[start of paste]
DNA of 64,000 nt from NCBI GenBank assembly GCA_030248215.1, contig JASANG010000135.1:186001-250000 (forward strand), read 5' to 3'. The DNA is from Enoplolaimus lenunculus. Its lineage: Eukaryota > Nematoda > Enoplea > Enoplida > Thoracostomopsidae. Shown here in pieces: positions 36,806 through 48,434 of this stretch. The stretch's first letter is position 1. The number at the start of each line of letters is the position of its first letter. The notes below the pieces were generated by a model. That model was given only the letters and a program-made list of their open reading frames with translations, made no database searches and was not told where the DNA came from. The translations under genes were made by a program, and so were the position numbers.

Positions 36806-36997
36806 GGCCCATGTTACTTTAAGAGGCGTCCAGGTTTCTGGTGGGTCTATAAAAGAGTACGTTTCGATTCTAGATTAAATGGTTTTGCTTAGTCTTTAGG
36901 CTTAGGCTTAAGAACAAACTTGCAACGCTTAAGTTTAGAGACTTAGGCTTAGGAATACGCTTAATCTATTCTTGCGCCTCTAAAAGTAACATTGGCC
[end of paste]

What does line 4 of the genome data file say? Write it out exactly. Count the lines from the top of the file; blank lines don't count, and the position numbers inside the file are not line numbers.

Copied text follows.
36901 CTTAGGCTTAAGAACAAACTTGCAACGCTTAAGTTTAGAGACTTAGGCTTAGGAATACGCTTAATCTATTCTTGCGCCTCTAAAAGTAACATTGGCC